• Content count

  • Joined

  • Last visited

Posts posted by Thyroid

  1. Dammit, I signed on to Netflix for the new Arrested Development, but they will only show it to me in SD for some reason. 

    I had the same problem (I get to Netflix through a proxy). It's the speed of your net connection. Try also updating SIlverlight.

  2. Yeah, this has been an interesting thing to read over and as much as I want to comment, I'm swamped with deadlines and finals. I hope you all don't mind my coming in here later and posting things, though that could be a few weeks from now.


    Either way: good show, thumbs. 

  3. Boy, I arrive late for all the fun threads, don't I? Quick two cents, then, before I head back to my month from hell:




    Compare that to other fantasy or historical-focused literature, where the author beats you over the head with how sexist everything was and how awful life was for most women, and you can tell the author wants you to think: "wow, things sure were terrible for women back then, glad that our modern age isn't like that at all!" These female characters have no agency; they're stand ins so the modern audience can feel better that women aren't treated this poorly anymore.

    In my opinion, Martin's work slides neatly alongside Mantel's in this regard, although I've yet to read any of her work. There's a pretty long conversation in the second book - and a lot of inner-monologues in the fourth - about the kind of attitudes a woman in Westeros must take to survive. Unfortunately, the show hasn't revealed a lot about what makes a lot of these women be the way they are, so I can't spoil.


    Is there a little bit of goggling at women in the books? Sure. But most of it takes place within the POVs of characters who do that anyway, like Theon.


    I've only seen the first season of the show, which I agree was rampant with nudity. That's HBO's decision.


    Also, starting from the second book is a huge mistake.





    “I don’t like that woman.” Arya Stark, in reference to a creepy woman who  has randomly shown up at her group’s hidden camp in the middle of the woods.

    “That’s because you’re a girl.” Smirking dude.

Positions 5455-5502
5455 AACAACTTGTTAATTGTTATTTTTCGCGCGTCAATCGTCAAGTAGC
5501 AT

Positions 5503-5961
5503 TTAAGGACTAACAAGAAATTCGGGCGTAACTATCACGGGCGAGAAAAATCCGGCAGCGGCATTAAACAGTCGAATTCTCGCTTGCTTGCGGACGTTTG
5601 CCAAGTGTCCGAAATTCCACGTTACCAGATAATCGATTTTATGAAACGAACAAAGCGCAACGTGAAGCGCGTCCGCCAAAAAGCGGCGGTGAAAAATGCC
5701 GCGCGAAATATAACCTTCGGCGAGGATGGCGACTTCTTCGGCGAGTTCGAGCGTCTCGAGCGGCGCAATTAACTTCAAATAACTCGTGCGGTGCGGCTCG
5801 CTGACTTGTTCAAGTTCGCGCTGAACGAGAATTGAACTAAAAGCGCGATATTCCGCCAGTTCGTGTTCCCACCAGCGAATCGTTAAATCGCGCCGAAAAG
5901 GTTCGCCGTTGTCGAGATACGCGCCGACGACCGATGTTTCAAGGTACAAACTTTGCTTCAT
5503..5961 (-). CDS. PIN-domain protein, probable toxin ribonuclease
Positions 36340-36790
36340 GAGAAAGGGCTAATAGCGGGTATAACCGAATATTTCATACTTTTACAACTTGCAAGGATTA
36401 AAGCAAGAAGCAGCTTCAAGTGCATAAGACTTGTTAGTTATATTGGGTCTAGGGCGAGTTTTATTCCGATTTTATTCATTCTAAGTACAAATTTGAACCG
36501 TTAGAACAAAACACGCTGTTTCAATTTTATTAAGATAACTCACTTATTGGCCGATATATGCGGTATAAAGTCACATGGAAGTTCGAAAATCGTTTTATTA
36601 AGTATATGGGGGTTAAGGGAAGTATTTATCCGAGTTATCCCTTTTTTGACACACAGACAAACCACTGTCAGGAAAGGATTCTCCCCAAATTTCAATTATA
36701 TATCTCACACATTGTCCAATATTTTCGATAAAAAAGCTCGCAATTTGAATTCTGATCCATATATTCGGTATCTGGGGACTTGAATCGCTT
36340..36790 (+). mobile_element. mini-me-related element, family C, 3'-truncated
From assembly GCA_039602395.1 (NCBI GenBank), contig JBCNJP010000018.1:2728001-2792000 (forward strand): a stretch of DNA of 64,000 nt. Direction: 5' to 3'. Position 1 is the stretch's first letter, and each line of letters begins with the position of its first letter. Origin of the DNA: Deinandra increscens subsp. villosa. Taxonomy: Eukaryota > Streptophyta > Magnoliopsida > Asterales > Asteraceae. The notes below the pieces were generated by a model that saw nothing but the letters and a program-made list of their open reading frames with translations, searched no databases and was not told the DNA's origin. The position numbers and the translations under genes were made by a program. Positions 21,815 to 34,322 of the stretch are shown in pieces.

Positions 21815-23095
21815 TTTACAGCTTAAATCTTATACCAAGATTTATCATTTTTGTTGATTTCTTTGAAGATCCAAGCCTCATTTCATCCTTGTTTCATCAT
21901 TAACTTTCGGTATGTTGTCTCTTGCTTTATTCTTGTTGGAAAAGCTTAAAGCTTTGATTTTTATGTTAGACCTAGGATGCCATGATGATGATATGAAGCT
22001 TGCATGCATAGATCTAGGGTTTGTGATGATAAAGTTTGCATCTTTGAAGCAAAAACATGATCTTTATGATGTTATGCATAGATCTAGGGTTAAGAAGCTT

I'm pretty sure the line here means that said woman is attractive and Arya doesn't trust her because she's not attracted to her.



    but who knows, given the way GRR Martin stories are written, this seemingly throwaway character could end up being the new king next season



    I don't know if this was a comment on the show, but I feel that this line was a bit dismissive. For something as meticulously crafted as Ice and Fire, without all its foreshadowing and careful, deft movement of the pieces, that's terribly unfair. I understand that fantasy isn't seen as a terribly intellectual or mind-expanding enterprise to pursue, but it remains a well-crafted story.

  4. I watch Gravity Falls with my cousin and enjoy it more than she does. It's one of those cartoons that targets both adults and children; it's sweet and funny and sad when it needs to be. It touches on growing-up (there's an episode centred around Dipper, the boy, realizing his voice is changing), what it means to be a sibling, the first crush.


    There are loads of easter eggs strewn throughout, from hidden codes that seemingly hint at the overall storyline to, for example, a time traveler appearing in the first episode as a background character and then actually going there in a later episode.


    It's not perfect - there's at least one joke aimed about disability that I thought sent a very wrong message - but it's generally very good.


    Ridiculous joke.


    Even the TV shows within the show are good.


    Video game parody!

  5. It's kind of silly, for sure, but I just don't like feeling intellectually bested. Failing to finish a challenging book is a reminder that maybe you're not as smart as you think you are, and that's a feeling that I absolutely despise.


    All vanity is ridiculous and my vanity happens to be about my reading ability. Again, super silly, but it's a real fear that I have when facing books that have a difficult reputation like 2666 does.


    I find being intellectually bested incredibly stimulating. It's a reminder that there are other, better ways to think. That's something worth striving for.


    The other thing to keep in mind is that books are not necessarily rooted in intelligence; many good or great books need some experience, whether in feeling in certain ways or failing or succeeding at certain goals, to really resonate. I've found that reading great books early in life results in a bizarre state where life itself becomes justification as to why these books are great.


    Just kick back. Take it a page at a time. Enjoy yourself. At the end of the day, it's just a book.

  6. Everyone who finishes Bleak House wishes they hadn't, because it's so absorbing. I should read it. Plus a million other books.



    I've been reading Pride and Prejudice for two (two!) months, because I've been busy, and it's insightful. It gets better if you contextualize it, but a lot of it, the stuff about relationships and how they fit into the scheme of things, is still relevant. It's also funny, which is a plus.


    I finished it last night. Recommended.

  7. I saw Cujo in a theatre the other night. I think I watched a family drama where a killer dog was tacked on near the end. What the shit?